Driving to the countryside of Ohio, it always reminds me of my childhood. I grew up in a farm where my father took care of a rice farm for years before we moved to my mother's place in a coastal area. Planting and harvesting rice was part of my childhood and I kind of miss it. We didn't have toys growing up but the simplicity of life really taught me important life lessons that I still value till this day.
One of our favorite road trips in the summer is going to an Amish place in Sugarcreek Ohio. I admire their simple ways of living. There is an old John S. Yoder Amish Home in Sugarcreek that is really worth visiting. They preserved this home and made it into an educational place for non-Amish people to see.
Amish people are well-known for building beautiful furniture that are handcrafted with detail ... They are used to living simply without the conveniences of modern technology.
All of these photos were taken inside that old house . The old couple that was giving the tour of the house said that this w house was transferred there in the farm.
This lamp light reminds me of the lamp that we used to use growing up. We didn't have electric and we only use kerosene lamps at night. Our lamp wasn't as fancy as those of the Amish ones though, ours was just made of an empty jar with a piece of cloth that my parents tore up from an old shirt and that was it.
I have no clue what this is but it seem like a bath tub or something they use for bathing. I could be wrong though.
These iron pans are the healthiest pans to cook food with. I remember my grandfather used to have these kinds.
This rocking chair was built by hand. The old man explained to us how it was made.
These two Amish people are the sweetest. They were very happy to see the kids.
The clippings on the top photo explained how the move of this house was done.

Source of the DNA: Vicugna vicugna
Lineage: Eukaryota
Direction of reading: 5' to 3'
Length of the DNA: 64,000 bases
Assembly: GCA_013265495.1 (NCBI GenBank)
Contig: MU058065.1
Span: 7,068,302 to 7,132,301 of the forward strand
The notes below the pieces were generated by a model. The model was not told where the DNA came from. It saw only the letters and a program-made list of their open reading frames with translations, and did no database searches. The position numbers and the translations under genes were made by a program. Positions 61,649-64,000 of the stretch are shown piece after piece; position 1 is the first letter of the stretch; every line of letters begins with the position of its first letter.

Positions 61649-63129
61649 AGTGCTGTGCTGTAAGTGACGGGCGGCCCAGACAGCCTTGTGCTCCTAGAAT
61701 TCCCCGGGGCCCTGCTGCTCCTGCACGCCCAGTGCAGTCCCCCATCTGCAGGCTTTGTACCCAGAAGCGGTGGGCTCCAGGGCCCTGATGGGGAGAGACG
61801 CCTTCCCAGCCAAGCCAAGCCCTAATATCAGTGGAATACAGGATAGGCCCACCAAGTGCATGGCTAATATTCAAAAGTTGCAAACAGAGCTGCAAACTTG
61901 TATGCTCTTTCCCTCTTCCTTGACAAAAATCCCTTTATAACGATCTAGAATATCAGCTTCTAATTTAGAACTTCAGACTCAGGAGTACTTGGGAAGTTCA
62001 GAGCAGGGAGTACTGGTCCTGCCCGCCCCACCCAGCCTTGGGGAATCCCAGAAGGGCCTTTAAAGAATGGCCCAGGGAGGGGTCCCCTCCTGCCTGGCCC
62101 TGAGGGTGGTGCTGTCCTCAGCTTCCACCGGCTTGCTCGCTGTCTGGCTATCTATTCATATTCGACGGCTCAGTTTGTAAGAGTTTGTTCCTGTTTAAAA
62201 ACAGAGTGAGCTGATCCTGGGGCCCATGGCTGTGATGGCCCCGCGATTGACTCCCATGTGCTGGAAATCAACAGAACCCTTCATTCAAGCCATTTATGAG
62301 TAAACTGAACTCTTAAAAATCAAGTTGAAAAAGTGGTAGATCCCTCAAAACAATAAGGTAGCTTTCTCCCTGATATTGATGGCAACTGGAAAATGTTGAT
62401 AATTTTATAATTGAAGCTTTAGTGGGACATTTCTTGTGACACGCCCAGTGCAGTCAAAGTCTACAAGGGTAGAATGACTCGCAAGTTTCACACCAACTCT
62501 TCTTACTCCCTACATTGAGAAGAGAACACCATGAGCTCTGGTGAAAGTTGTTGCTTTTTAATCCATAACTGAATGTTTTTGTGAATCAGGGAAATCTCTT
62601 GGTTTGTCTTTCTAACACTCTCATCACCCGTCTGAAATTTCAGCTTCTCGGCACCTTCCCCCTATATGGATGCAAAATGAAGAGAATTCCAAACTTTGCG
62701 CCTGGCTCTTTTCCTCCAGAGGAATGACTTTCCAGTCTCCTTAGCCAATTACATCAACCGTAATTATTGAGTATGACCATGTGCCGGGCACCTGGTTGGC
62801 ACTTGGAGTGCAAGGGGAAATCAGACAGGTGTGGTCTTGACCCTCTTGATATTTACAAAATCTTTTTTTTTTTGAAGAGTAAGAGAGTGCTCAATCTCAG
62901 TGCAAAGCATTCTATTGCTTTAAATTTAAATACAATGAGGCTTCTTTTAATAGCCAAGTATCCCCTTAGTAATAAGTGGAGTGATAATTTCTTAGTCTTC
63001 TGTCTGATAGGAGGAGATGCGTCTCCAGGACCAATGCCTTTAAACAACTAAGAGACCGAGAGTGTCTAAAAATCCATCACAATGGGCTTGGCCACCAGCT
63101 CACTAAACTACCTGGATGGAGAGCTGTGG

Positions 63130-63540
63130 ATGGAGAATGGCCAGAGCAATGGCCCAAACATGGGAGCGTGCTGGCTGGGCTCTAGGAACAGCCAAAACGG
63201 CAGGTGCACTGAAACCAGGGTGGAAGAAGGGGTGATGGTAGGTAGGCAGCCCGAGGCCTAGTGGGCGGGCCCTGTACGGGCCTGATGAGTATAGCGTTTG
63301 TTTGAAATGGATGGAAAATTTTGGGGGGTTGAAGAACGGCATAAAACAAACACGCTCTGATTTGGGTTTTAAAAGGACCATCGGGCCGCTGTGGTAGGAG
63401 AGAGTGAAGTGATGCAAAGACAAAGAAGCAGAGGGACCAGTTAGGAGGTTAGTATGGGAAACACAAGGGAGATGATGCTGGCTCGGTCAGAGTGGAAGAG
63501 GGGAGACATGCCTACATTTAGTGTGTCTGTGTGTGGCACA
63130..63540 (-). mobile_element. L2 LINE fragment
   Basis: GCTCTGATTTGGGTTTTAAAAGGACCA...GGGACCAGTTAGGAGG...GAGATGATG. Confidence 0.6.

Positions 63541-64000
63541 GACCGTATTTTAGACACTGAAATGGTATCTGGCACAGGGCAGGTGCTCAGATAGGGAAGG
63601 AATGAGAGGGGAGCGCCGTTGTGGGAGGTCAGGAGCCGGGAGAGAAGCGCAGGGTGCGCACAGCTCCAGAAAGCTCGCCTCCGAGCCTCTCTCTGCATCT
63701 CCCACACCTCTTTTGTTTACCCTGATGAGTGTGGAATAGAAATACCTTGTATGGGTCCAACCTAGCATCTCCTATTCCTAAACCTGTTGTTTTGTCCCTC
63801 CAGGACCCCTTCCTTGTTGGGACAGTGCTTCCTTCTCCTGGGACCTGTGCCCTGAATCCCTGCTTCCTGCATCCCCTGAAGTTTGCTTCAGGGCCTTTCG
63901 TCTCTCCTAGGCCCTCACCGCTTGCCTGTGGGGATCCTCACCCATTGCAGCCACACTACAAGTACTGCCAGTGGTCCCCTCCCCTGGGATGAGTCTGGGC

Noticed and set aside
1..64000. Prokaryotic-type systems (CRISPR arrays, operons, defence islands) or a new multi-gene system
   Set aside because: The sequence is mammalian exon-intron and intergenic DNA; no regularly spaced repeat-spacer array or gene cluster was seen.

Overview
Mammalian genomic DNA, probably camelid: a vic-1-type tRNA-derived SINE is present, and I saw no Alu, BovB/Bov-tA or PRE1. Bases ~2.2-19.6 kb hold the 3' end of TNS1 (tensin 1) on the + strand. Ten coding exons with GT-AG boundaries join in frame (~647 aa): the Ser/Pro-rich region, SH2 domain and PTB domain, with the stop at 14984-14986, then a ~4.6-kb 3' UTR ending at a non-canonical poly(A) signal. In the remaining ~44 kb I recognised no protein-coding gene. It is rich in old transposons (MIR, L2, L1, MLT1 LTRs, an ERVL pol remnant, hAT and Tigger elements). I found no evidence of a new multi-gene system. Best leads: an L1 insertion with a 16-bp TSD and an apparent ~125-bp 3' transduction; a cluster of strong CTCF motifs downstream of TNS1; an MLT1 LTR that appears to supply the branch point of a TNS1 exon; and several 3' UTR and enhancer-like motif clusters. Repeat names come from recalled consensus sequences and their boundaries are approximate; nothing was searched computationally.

The moving contractor estimated the weight of this house as 70 tons but as it weighed on the highway patrol scales, it was actually 92 tons.
They used tons of mud and straws when they constructed this house in 1869, that is amazing.
I admire that Amish people not only live simply but they also use plain dress which makes all of them kind of equal in a way.
I am not sure what the machine was on top but the one in the bottom I think is their washing machine of sort.
You can visit this Yoder home on Fridays and Saturdays from 12 to 5 pm. We always go to Sugarcreek on weekend but we have only been to this house once.
See the foundation? It's made of mud.
My son was pretty amazed of all the old tools that we've seen there. It reminds him of the tools that we've seen in the Wellsburg Museum.
This old sewing machine reminds me of the sewing maching=e that my maternal grandma used to have in her house. This is the type of sw=ewing machine that I learned to use in high school. I like that kind of of sewing machine as you get to exercise your feet when you use it as you have to pedal it to run.
I am not sure if this is a weaving tool but a similar tool like this was used in the Philippines as well in weaving the abaca bark.
Exploring this place was an exciting experience for me, I can relate to the simplicity of living that Amish have. The only difference was, I rid carabao and they ride horses lol.
Looking at the corn field makes me want to go back home and experience my childhood once again. Once in a while, it is nice to bring the kids to this kind of environment to let them see the different way of life that they have in the city.